Her interactive installations, paintings, drawings, embroideries and sculptures have been presented in solo and curated group gallery and museum exhibitions in India, China, USA, Canada, France, Italy and Switzerland. Recent venues include Saatchi Gallery, London, UK,  Kochi Biennale, Kochi, India, Museum of Contemporary Art, Lyon, France, MAXXI Museum, Rome, Italy, UCCA Beijing, Mattress Factory Museum of Contemporary Art, Pittsburgh, PA, Van Harrison Gallery New York, NY, Museum of Contemporary Art, Chicago, IL, Illinois State Museum, IL, Kashya Hildebrand Galerie, Zurich Halsey Gallery, Charleston, SC and ArtHouse Texas, TX. She was awarded a Zegna Grant in 2009, an Illinois Arts Council award in 2007 (in recognition of outstanding work and commitment within the arts) and Richard H. Driehaus Foundation Award in 2005 (to support and encourage excellence, artistry, focus, direction, maturity, and originality in the visual arts). Her shows have been reviewed in Younger Than Jesus – the New Museum Catalogue, Art in America, the Village Voice, ArtLovers, Austin Chronicle, Chicago tribune, Reader, Chicago Arts Critics Association, Charleston City Paper, New Haven Register, Platform magazine, Art Etc., Take on Art and Andpersand among other journals and papers. Artist residencies include Mac Dowell Colony- USA, Skowhegan – USA, Djerassi Foundation -USA, Fondazione Pistolleto – Italy, Camargo Foundation – France, CAMAC – France and Sculpture Space – USA. She was a finalist for the Rolex Mentor Protege Award 2014 & the Rijksakademie in 2006
And on the story goes…if you think her bio is amazing, you need to just look at her work…and have your mind blown away. To me art has always been mostly about painting and drawing. But Sumakshi’s work turns the very concept of art on its head, redefining not just art but also the experience of it in more ways than one can imagine. I had the opportunity to visit her "In the Garden" show in Chennai in 2016, and was transported by the magical installation, her exquisite floral embroidery, and her intricate paintings there. When I looked her up online, I realised all of that was but the tip of the indeed was a creative force like I had never come across before. 

As Sumakshi says, “For me, making art has been a way to look at where I am within myself and in the world; to process life, process the big questions about death and grief, beauty and joy, to look at what feels real and how I can go about recognising it. It lets me observe how meaning is constructed in the multi-layered experiences of existence – all these sort of meaty territories that aren’t always, or perhaps almost never, satisfied with a mental answer.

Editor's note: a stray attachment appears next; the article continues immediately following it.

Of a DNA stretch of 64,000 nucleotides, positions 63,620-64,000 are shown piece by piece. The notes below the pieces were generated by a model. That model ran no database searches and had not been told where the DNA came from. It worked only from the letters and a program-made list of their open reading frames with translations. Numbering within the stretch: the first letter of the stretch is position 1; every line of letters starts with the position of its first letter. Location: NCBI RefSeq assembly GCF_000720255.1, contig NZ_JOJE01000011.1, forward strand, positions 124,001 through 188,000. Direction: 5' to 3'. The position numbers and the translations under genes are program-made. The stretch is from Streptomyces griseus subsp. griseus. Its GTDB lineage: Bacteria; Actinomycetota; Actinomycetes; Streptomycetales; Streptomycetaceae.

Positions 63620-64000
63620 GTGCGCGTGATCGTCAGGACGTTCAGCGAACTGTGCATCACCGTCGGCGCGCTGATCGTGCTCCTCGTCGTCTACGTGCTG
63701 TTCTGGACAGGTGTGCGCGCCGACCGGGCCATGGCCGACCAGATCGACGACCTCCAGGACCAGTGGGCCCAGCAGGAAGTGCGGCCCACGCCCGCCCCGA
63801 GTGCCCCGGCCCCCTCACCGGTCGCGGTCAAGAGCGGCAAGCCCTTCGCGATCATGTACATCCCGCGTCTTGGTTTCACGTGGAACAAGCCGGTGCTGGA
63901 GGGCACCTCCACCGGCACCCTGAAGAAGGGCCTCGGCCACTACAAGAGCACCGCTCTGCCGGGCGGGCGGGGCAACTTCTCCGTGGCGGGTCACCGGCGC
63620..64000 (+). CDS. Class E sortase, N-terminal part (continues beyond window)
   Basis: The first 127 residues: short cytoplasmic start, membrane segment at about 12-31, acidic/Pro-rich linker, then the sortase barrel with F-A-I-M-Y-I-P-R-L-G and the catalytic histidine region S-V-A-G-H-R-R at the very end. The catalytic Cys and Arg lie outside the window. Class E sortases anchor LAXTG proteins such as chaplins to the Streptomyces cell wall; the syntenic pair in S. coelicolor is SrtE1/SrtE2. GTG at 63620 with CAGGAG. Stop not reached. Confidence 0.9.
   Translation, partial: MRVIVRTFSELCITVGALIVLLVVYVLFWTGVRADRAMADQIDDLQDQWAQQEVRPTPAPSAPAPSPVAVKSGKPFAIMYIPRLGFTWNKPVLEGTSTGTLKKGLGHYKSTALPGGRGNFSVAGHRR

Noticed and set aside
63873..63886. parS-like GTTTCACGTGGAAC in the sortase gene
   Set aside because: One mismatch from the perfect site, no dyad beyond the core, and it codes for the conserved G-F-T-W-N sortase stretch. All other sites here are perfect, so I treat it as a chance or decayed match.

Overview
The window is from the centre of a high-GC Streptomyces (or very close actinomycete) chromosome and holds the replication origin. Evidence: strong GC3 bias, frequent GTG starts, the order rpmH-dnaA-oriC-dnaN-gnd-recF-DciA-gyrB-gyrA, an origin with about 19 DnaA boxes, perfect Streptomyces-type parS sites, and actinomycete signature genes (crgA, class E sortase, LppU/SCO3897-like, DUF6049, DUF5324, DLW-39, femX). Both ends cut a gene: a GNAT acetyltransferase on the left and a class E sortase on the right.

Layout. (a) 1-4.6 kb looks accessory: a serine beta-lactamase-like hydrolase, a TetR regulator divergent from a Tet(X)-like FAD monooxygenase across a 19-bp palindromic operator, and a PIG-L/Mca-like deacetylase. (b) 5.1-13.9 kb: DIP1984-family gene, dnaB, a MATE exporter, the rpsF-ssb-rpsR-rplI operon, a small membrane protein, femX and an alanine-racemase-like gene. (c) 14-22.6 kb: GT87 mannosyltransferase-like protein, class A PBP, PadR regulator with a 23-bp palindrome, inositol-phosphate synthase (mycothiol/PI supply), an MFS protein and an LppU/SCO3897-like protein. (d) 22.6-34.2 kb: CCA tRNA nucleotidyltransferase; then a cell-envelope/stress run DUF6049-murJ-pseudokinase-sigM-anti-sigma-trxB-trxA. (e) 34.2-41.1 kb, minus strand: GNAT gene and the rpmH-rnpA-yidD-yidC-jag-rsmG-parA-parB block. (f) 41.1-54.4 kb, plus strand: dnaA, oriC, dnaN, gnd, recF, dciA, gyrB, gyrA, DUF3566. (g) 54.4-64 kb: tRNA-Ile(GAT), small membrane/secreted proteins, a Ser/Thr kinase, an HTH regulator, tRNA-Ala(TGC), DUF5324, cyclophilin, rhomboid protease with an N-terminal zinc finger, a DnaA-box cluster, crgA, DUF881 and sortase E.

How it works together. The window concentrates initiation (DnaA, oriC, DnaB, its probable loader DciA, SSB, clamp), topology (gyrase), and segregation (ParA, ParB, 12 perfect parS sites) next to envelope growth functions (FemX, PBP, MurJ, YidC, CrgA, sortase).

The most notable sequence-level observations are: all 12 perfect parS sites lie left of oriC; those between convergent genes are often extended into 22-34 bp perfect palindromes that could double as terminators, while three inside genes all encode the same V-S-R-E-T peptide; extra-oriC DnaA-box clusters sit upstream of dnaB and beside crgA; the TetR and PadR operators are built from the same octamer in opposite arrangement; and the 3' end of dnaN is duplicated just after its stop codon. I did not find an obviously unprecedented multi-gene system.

“I do it because it’s a process of self-discovery, a process of learning, a process of delving deeper and deeper into parts that my conscious mind can’t access. And so for me art making is very much an inner activity. And so being recognized, not being recognized, internationally or nationally, in your city, is ultimately a very small part of it. The good thing about it is that, of course, you have many more opportunities to be able to support and be able to continue this sort of investigation.”
Sumakshi was in fact a very good science student in high school and for a while toyed with the idea of studying to become an astrophysicist. But it was her father, a chemical engineer, who said “I don’t think you should study anything else except art because that’s when you are really lost in your work, you don’t know if the fan is on or off, if you’ve eaten food or not. Since you love it so much just do it. Forget what else you can do, just because you can do it, doesn’t mean you should.”
God bless you Sumakshi. I’m sure your family is very proud of you. More power to you and greater glory. Your story has just begun.